London Limousine Hire

By: Ram Singh

When you next come to London, consider booking a London Limousine for a tour of London and ponder on it's 2,000 year long history.

Did London begin in Creffield Road?

During the Stone Age, this now undistinguished street in the West London suburb of Acton was home and workshop to prehistoric flint workers. They left 600 worked flints, and discovery is one of the few on which our knowledge of pre-Roman London is based.

Together with the scant evidence of a hand-axe from Piccadilly Circus, the Acton locations are sites on an archaeologist's map through which an ancient river flowed and created gravel banks in the clay basin on its way to the North Sea.

Not until AD 43 does the story of London really begin, when the invading Roman army chose gravel banks between Southwark and the City as the site of their bridge. The Romans chose their site well. The river was the key to London's strategic importance and it would remain so through the centuries.

Roman London, the Celtic "Llyn-din", the fort by the lake, quickly took shape, but suffered a setback 17 years later when British guerrillas under Queen Boadicea attacked and burned areas around Lombard Street, Gracechurch Street and Walbrook.

A rebuilt Londinium, as the Romans called it, had by AD 100 supplanted Colchester as the capital and military and trading centre of Britain. It had a timber-built bridge, quays, warehouses and domestic buildings. Wattle and daub were faced with plaster; Kentish ragstone was brought by boat for public buildings and the necessary defensive wall constructed to resist raids by Saxons from the Continent.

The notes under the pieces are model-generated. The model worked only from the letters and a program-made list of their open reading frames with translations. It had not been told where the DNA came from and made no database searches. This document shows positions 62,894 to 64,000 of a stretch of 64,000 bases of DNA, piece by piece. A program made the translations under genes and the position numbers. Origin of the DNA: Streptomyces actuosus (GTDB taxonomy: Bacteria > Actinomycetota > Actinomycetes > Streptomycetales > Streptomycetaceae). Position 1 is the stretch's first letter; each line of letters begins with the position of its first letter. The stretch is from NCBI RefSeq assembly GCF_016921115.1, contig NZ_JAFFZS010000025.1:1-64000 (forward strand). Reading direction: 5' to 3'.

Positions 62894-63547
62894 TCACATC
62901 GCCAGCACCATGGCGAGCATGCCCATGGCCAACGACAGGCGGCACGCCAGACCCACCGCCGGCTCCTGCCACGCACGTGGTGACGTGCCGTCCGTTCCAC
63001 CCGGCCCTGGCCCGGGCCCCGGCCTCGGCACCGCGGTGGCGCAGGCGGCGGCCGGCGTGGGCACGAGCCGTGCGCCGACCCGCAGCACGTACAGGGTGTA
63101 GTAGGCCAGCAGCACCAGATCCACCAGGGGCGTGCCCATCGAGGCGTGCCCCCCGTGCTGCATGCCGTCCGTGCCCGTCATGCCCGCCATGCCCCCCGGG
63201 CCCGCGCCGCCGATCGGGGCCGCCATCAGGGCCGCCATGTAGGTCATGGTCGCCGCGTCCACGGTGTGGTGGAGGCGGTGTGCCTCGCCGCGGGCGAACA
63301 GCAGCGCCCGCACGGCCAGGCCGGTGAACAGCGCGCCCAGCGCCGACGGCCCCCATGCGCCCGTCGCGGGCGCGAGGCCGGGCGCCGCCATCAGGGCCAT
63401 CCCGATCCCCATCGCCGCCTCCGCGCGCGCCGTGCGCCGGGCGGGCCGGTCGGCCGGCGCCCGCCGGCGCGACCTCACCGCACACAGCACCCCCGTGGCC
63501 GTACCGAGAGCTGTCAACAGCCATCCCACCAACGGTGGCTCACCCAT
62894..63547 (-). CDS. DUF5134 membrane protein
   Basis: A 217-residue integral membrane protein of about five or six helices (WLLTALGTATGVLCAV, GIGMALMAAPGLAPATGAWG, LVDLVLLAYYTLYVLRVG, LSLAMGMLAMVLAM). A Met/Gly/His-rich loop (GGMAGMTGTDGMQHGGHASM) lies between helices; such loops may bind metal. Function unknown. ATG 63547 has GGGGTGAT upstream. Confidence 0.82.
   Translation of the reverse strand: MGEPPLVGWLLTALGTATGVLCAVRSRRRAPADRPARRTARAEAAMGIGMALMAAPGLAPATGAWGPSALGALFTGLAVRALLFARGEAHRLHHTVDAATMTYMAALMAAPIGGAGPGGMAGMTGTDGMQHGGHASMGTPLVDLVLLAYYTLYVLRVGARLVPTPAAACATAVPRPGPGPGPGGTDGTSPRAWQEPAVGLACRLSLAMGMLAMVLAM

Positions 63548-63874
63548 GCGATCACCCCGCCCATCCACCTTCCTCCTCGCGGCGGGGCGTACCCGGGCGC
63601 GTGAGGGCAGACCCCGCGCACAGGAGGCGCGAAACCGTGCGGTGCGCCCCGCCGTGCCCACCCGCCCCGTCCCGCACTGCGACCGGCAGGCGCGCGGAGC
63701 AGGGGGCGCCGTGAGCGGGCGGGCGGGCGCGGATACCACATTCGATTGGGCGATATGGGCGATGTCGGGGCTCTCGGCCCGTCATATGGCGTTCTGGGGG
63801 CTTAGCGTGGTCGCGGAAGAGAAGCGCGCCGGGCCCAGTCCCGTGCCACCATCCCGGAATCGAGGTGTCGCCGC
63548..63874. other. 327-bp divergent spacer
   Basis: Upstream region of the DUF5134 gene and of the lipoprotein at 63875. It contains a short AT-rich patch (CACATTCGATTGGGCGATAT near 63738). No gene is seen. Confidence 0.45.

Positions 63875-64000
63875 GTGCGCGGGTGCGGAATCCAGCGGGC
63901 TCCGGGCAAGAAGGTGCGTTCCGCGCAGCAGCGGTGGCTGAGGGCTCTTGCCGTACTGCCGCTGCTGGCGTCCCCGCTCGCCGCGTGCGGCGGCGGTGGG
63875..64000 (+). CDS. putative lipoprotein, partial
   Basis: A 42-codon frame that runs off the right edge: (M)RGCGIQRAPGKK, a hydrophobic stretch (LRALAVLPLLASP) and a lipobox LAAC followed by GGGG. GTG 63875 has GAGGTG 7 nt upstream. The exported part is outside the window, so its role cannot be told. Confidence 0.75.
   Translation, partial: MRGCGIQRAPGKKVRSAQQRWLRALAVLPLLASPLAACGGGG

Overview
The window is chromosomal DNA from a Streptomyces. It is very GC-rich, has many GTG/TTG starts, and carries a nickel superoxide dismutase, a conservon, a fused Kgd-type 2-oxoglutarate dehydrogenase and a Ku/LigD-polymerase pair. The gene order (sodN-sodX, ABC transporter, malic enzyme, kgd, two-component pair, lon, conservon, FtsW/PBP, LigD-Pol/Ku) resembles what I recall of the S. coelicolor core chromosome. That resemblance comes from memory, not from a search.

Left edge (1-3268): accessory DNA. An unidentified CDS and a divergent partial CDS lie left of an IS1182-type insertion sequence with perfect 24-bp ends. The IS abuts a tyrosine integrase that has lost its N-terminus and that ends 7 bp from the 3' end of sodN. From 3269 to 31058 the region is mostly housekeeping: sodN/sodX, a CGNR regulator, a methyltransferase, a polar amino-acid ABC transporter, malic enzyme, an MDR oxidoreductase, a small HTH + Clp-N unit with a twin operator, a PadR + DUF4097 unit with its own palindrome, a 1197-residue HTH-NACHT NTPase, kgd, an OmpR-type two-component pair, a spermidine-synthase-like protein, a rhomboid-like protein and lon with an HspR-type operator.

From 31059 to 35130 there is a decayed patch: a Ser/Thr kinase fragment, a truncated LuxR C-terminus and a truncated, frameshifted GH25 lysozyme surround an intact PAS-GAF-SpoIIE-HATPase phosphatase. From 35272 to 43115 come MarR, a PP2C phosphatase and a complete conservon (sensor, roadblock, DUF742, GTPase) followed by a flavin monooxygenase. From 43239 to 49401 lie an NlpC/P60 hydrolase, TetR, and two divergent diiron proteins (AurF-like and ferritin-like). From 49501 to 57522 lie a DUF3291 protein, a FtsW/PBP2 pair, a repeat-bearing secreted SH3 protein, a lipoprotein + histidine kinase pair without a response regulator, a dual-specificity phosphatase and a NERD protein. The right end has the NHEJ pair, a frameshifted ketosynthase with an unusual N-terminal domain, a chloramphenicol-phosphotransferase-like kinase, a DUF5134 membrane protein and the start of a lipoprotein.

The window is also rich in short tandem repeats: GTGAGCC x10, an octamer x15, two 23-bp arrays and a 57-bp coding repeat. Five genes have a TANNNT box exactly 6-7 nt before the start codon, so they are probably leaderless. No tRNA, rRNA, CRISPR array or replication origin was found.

Roads radiated to Colchester, York, Chester, Exeter, Bath and Canterbury. Subsequently by AD 288 the settlement's importance had been recognised by Rome. It was given the proud name Augusta, but that pride went before a fall.

In 410, threatened by the Germanic races from the north, Rome had no alternative but to recall its garrison from England. Culture withered and the very fabric of Londinium crumbled.

Under the Saxons, it recovered its importance. And in the early 8th century the literary monk, the Venerable Bede, called it the "Market of the World" and south of the original wooden London Bridge, the Borough came to independent existence.

By 900, Alfred, King of Wessex, had resisted Danish invasions, but subsequent attacks ended with Sweyn as King of England. After his death Canute was crowned in the palace of the Saxon kings which the City's Aldermanbury district near Guildhall is thought to perpetuate.

Two miles (3 km) up river on Thorney Island, the Monastery of St Peter, later the great Westminster, had been established. Following his accession in 1042, Edward the Confessor moved his court from the City to Westminster, thereby creating the division of royal and mercantile power which had a profound effect on the character and growth of London.

Edward, in lieu of his pilgrimage to Rome, set about rebuilding the Abbey, where succeeding kings were crowned, married and, until George III (d.1820), buried.

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